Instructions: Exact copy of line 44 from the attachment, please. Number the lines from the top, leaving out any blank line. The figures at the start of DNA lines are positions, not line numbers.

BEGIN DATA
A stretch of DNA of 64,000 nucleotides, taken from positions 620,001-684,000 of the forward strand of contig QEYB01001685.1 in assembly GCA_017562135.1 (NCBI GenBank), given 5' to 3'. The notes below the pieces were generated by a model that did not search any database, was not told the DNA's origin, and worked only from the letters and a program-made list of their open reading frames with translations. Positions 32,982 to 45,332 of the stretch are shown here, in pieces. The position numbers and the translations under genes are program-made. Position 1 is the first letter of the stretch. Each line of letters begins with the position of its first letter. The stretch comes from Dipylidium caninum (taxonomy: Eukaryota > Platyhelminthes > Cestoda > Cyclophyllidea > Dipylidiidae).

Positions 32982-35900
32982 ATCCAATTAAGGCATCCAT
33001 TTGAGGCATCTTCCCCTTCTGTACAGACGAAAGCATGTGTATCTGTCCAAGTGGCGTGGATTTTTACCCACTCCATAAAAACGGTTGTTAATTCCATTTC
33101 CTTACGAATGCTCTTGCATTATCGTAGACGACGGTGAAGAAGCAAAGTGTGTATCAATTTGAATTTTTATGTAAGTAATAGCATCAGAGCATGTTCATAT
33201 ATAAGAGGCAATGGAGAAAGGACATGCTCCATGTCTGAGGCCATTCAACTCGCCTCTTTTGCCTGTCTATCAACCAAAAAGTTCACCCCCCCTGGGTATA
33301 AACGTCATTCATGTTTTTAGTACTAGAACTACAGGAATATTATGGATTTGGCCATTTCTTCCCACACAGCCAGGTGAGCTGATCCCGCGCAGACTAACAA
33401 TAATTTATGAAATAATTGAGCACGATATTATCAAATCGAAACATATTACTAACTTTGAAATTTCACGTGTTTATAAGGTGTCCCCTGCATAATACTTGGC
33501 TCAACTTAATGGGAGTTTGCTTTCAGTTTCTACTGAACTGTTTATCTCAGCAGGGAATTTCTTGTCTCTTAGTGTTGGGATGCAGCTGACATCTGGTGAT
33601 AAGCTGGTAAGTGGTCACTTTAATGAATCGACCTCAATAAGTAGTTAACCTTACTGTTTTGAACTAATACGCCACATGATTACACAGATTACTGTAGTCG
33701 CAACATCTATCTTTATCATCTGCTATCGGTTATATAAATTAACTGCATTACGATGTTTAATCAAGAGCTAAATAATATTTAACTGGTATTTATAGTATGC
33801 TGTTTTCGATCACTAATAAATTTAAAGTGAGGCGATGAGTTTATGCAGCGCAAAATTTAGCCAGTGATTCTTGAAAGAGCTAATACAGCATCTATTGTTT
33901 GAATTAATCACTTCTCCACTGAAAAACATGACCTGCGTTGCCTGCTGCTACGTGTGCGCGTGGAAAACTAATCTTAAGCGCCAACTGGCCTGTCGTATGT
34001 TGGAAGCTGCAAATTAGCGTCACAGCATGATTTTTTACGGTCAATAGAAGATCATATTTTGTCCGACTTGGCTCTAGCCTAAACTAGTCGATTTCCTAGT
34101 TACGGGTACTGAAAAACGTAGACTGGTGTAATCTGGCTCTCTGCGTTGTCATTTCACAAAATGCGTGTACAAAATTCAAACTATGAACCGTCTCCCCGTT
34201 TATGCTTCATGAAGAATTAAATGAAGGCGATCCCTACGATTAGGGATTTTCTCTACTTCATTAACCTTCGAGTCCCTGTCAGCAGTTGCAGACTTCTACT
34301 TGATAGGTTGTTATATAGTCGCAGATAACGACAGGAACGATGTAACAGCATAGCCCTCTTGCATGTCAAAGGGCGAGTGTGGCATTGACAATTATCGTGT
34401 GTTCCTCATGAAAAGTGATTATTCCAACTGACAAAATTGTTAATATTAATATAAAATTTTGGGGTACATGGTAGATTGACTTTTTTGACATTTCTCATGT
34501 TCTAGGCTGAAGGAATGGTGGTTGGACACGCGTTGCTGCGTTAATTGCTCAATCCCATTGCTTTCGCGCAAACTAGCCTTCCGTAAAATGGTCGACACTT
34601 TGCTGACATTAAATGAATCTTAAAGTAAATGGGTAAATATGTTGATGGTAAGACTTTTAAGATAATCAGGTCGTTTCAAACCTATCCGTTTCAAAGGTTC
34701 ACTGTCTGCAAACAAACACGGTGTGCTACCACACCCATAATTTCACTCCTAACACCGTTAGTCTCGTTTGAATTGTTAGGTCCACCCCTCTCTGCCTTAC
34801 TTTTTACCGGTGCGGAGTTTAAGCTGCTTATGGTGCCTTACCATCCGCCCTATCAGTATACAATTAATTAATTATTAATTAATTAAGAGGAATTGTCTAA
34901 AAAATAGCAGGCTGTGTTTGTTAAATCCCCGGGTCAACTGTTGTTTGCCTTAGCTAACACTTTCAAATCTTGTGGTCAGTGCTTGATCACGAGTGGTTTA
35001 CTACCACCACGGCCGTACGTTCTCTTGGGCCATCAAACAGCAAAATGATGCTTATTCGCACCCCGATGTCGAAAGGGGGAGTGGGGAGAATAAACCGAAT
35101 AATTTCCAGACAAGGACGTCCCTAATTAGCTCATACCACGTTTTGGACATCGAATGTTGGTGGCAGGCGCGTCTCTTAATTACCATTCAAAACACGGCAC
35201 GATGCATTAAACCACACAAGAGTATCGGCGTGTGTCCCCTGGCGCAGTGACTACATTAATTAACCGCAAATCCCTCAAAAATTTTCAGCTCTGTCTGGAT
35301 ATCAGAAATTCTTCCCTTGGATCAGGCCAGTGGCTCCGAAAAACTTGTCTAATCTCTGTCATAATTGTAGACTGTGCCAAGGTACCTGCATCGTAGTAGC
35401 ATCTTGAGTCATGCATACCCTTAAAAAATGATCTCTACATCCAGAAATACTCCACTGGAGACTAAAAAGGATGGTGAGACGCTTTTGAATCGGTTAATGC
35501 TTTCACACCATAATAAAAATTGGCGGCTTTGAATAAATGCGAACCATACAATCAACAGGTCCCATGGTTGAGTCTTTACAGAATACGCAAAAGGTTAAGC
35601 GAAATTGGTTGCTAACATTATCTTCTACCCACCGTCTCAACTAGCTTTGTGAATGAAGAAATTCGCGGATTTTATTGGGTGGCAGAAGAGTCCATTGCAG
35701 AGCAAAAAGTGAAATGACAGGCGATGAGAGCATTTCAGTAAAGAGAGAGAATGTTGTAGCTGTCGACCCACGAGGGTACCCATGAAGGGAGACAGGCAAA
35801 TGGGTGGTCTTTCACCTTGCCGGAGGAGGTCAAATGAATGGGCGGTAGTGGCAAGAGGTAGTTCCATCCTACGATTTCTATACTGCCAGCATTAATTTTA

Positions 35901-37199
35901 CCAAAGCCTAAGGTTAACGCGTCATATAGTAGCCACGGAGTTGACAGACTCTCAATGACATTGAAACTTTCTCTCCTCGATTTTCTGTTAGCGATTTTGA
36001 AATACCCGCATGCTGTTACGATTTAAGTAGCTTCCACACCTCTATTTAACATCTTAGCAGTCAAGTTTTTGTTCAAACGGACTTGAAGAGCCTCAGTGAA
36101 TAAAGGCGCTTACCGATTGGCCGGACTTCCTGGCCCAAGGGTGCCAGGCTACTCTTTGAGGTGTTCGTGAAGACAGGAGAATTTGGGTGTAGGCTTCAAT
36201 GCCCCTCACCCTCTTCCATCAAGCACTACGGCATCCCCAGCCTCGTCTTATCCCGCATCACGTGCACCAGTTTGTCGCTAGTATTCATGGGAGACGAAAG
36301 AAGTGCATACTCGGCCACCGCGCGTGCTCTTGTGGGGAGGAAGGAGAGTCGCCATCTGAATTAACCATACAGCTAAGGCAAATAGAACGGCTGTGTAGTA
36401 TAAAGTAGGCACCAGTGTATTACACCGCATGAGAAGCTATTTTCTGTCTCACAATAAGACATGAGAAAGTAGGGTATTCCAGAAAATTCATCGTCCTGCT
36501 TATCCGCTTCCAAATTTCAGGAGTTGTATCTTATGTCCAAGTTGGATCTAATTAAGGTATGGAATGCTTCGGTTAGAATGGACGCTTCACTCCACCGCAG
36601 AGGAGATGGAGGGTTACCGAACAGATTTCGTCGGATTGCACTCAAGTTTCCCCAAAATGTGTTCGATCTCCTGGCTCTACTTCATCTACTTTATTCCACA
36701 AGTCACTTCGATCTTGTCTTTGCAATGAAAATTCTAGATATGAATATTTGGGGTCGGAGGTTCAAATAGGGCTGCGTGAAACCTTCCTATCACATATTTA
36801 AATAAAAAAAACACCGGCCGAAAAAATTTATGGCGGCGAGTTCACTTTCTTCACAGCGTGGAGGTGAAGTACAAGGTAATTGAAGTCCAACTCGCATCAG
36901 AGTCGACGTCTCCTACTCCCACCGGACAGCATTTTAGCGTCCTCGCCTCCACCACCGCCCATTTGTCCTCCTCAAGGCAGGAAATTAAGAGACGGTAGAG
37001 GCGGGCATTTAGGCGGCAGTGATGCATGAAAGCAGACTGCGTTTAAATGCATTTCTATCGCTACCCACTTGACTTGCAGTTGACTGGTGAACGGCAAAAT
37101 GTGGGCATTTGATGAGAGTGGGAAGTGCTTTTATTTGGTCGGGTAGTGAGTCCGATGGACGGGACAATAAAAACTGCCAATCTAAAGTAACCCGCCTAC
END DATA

36901 AGTCGACGTCTCCTACTCCCACCGGACAGCATTTTAGCGTCCTCGCCTCCACCACCGCCCATTTGTCCTCCTCAAGGCAGGAAATTAAGAGACGGTAGAG